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I Saved $1500 A Year By Re-evaluating My Monthly Expenses

"If you didn't come from a wealthy family, then a wealthy family should come from you."

Finance

A year ago, I was triggered by a tweet. It read:

"If you didn't come from a wealthy family, then a wealthy family should come from you."

This was posted on a page I really liked, because it was dedicated to teaching our community about investing, flipping properties, purchasing stock, etc. While I always appreciated that type of content, I wanted to see more transparent posts acknowledging the fact that everyone isn't quite there yet. This led me to start saving money, on a smaller scale, that would add up over time. My ultimate goal was (and still is) to get to the point where I can make large investments, but we've all gotta start somewhere right?

One of the biggest ways I've been able to achieve saving more money is living beneath my means and finding ways to cut back on expenses. If you want to know some of the ways I've cut back on every day expenses and how I've ultimately saved $1,500 because of it, here's what I did:

I Re-evaluated My Car Insurance

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My premium was a bit high from a few speeding tickets in the past. I called my insurance provider, and asked how long it would take for them to fall off my record. Come to find out, they'd already been removed the month prior, but they never updated my account! The representative informed me that my new monthly payment would be lowered by $30. However, I didn't stop there. I also called a few of their competitors for free quotes.

Ultimately, I found a premium that was another $19 cheaper. So, I switched and ended up saving $49/month, which was an extra $588/year put back into my pocket!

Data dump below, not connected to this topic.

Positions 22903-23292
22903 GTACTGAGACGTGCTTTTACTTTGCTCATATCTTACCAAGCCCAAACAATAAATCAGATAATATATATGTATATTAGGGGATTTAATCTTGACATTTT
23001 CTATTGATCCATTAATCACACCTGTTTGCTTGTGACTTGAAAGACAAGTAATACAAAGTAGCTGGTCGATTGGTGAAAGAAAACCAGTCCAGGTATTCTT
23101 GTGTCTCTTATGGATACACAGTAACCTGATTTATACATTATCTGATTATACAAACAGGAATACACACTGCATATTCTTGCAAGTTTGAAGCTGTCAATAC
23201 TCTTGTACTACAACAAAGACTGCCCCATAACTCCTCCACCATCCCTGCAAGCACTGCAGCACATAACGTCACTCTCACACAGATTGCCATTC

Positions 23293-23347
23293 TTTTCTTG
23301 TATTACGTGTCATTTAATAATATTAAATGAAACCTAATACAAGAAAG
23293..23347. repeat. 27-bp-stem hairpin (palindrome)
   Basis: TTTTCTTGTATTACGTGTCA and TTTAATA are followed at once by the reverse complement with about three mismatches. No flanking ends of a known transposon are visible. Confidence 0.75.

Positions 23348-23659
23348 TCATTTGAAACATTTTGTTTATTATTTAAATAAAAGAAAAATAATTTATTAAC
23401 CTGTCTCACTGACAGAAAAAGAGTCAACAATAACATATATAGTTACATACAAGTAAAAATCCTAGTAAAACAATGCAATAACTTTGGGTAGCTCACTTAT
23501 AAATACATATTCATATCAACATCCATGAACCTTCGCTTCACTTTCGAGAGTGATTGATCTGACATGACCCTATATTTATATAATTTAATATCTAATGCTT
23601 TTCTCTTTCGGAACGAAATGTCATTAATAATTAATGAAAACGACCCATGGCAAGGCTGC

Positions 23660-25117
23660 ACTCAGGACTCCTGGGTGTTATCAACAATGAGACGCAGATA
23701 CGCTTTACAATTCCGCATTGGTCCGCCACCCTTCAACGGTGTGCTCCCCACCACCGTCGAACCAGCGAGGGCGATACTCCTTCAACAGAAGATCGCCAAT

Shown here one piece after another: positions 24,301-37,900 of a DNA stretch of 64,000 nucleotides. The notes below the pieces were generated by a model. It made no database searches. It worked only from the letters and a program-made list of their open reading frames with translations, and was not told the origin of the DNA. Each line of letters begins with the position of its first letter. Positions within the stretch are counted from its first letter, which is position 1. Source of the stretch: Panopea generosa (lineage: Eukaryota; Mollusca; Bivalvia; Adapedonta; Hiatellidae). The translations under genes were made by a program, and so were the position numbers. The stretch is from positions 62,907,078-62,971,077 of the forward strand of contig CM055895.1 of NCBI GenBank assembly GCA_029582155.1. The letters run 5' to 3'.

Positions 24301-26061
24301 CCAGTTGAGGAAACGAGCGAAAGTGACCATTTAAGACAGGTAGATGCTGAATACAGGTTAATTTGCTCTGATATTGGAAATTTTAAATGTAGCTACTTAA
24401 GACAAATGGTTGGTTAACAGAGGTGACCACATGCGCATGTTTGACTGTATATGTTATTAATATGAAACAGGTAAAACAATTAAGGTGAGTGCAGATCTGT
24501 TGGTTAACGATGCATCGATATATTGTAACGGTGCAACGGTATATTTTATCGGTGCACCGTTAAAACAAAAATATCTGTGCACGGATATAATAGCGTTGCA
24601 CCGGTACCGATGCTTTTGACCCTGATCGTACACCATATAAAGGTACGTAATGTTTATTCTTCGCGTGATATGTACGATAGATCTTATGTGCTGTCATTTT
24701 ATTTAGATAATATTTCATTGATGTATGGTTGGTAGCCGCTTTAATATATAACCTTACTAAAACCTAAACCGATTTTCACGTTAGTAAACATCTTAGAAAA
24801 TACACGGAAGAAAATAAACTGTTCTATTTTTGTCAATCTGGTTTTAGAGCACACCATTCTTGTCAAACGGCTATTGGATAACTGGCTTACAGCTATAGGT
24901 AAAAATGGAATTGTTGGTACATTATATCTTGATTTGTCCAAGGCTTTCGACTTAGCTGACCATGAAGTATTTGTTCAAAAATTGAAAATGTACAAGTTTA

I Re-evaluated My Cell Phone Service

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I browsed my service provider's website, and noticed an advertisement for a free Netflix subscription, for customers with at least two lines. My fiance' and I recently started a family plan, so I called to find out if we could receive this incentive. Turns out, we had access to a free subscription the whole time, but the representative who signed us up never mentioned it! I then set up that free Netflix account, and by cancelling my old subscription I saved $12.99/month. (You may be reading this thinking, Or she could've just borrowed someone else's account. I definitely support that as well...do whatever works best for you boo!)

Shortly after that, I noticed a new plan listed on their website that was $15 cheaper than ours. It was almost identical to our plan, with the exception of two minor changes we didn't even care about, so I made the switch. This new service plan (plus eliminating my Netflix) put $27.99/month back into my pocket...that's $335/year.

I Re-evaluated My Electric Bill

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(This would only work if you live in a state that has multiple options for energy companies.)

Bae handles our utilities, so while I was negotiating the phone bill, he was getting free quotes from competitors of our electricity company. He ended up receiving a quote for $11 cheaper, so we switched. That saved us $132/year.

I Made Temporary Sacrifices

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Lastly, I decided to eliminate a few costs temporarily, until I hit a few of my personal savings goals. My complex has a really nice gym that I never use. So, I canceled my gym membership, and started using it. I also pushed myself to do more in-home and outside workouts. This saved me $15/month, which was $180/year. The next one was tough, but I decided NOT to upgrade to the newest iPhone! As bad as I wanted a nicer camera, I still chose to pay the remaining balance on the phone I had, then started saving an extra $27/month. This was the first time I didn't have a "phone note", and I felt really good about it. I decided, moving forward, if I can't afford to pay in full for a new phone in cash, then I don't need it..

In total, I was able to save $1,559 from a few quick phone calls and making slight sacrifices! What started out as a temporary change, has shifted into a new lifestyle where I am constantly on the lookout for more ways to cut expenses and save money. I still have a ways to go to reach my long-term goals, but I'm glad I finally got down to the root of my problem. It was me. I had to get out of my own way, on this journey to financial freedom.

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